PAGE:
“GalleryA” Sample: Provided here is an example of the files contained in the malicious ISO. The ISO contains a shortcut file that is used to execute a JavaScript file which runs a CMD file to run Qbot loaded in from the randomly named Database File (.db) file, which is a portable executable dynamic link library (PE DLL).

Another tactic observed involved using an attached HTML document that downloaded a similarly encrypted archive file with an image to mount and a .LNK to execute. This HTML page also instructs the user to open the password encrypted .ZIP file and provides the password.

Compromised Infrastructure: Propagation & C2

QakBot, as it is appropriately named, is a bot. As it is a part of a larger botnet, it leverages compromised infrastructure in several ways and for various reasons. It uses compromised assets and identities to send out phishing to propagate and communicate instructions. This compromised infrastructure has the added benefit of providing adversaries with well-established domain registration and site reputation to help bypass this sort of detection. It also hinders our ability to respond, as one campaign can have far more than one set of IPs, domains, and files to block.

Involved in this Fall Campaign is a list of C2 IP Addresses. The Threat Intelligence community has been able to share the observed IP address involved in the Qbot’s C2. Consider reviewing the C2 IP address provided in the observable section of this article.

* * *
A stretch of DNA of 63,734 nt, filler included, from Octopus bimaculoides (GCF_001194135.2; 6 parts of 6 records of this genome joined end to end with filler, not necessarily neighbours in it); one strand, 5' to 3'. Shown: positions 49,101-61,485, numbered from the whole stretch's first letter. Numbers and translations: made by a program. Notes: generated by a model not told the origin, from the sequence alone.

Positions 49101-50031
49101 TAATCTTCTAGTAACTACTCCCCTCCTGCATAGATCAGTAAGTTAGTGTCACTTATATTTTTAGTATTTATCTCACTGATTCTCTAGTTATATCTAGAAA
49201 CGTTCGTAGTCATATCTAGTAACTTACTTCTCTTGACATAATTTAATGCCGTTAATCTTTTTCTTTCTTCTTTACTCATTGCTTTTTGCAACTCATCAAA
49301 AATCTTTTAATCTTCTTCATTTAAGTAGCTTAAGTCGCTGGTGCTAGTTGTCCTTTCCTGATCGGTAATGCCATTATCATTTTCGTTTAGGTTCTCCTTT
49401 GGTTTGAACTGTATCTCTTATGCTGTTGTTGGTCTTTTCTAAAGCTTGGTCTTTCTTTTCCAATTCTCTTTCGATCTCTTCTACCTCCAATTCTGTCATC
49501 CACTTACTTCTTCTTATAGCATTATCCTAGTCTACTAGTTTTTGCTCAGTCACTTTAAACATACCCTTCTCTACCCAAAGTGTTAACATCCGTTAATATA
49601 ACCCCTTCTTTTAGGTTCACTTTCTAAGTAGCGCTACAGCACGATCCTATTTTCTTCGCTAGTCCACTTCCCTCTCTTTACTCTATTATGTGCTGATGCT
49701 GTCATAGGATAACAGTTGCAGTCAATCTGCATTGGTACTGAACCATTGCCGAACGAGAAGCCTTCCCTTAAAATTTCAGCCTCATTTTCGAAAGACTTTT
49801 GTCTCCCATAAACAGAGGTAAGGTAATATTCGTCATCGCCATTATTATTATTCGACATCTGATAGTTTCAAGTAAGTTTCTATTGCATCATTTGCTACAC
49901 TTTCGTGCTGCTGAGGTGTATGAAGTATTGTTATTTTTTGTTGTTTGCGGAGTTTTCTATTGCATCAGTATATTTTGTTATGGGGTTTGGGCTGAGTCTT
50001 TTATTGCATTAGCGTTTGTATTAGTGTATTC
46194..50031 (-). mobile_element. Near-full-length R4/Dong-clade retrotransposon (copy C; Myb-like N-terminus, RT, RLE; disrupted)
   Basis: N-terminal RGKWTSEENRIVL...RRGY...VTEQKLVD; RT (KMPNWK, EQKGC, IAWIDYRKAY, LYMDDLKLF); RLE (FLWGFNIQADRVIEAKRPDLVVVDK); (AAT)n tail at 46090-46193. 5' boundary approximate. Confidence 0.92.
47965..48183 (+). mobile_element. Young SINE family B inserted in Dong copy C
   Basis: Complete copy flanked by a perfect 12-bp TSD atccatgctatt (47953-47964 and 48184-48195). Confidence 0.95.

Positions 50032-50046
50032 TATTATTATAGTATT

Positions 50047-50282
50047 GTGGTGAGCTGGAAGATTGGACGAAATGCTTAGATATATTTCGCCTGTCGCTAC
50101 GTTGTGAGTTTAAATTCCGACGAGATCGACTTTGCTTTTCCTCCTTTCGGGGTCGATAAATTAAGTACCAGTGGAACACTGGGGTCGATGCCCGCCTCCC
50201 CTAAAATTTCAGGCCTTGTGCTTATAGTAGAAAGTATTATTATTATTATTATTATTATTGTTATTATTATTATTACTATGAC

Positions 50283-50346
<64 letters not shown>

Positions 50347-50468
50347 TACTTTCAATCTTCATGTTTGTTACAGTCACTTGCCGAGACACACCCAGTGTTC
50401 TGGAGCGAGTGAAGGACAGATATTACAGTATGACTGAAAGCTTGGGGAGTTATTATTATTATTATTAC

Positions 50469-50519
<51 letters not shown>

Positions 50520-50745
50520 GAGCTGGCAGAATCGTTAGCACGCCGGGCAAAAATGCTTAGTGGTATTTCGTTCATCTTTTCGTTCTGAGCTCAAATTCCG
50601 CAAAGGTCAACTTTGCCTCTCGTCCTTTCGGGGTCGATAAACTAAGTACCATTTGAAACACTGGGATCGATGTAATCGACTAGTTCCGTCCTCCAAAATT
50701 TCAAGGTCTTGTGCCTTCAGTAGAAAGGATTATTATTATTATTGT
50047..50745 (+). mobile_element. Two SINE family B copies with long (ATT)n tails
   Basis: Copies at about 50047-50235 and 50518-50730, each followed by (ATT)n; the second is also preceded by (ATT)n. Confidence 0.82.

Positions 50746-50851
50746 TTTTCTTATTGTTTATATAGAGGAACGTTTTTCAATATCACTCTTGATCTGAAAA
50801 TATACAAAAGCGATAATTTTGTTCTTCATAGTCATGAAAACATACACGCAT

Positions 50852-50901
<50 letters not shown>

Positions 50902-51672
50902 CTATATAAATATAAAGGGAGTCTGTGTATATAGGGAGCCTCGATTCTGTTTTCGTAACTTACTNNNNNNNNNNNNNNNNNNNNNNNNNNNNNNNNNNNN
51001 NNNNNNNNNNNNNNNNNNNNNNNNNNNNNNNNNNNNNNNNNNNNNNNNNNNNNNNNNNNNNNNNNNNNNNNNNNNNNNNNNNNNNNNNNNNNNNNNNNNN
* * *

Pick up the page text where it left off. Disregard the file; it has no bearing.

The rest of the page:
Compromise Infrastructure: Malicious Download Hosting Domains

An extensive network of potentially compromised infrastructure is used to propagate the Qakbot malware in these fall campaigns. These devices’ function is to host the malicious compressed file containing all of the files needed to facilitate the attack, as well as other miscellaneous files such as .txt files containing text from popular literature such as Alice’s Adventures in Wonderland, Kant’s Critique of Pure Reason, and sections from Bill Watterson’s Calvin and Hobbes. Along with these benign .txt files can even be found benign image files such as .pngs and .gifs. These contain what we assume to be computer-generated images.

I will provide a link to the list of Domains hosting the Qakbot infection files in the Observables section of this article.

Automated Variety to Attempt to Slip Through Defense Cracks

I observed that a target accessing the same URL twice could get two files using different file types and infection methods. While this diversity makes response a bit more challenging, it also increases the probability that an attack will make it past our defenses. Recall from the previous two articles that this was one of the first big adversaries to be observed in the wild, leveraging their attacks’ then recently discovered Follina vulnerability. We also observed them using .LNK files when we all expected Microsoft to follow through with blocking Macros by Default.

Detection / Hunting Opportunities:

Image by Cole Miller

Email Body Patterns

Based on the samples I have been sent, we have recognized this pattern that we can apply in your Email Security solutions to identify or quarantine potential phishing emails. These Regex patterns in their current state may produce false positives and require tuning for individual environments.

$pattern1 = ((password|pass|passwd|passcode)\:(\s|)[a-zA-Z][0–9]{1,4})

$pattern2 = ((https|http)\:\/\/[a-zA-Z|0–9|-]{1,25}\.([a-zA-Z|0–9|-|\.]{1,5}){1,4})\/[a-zA-Z]{1,5}\/[a-zA-Z]{3,52}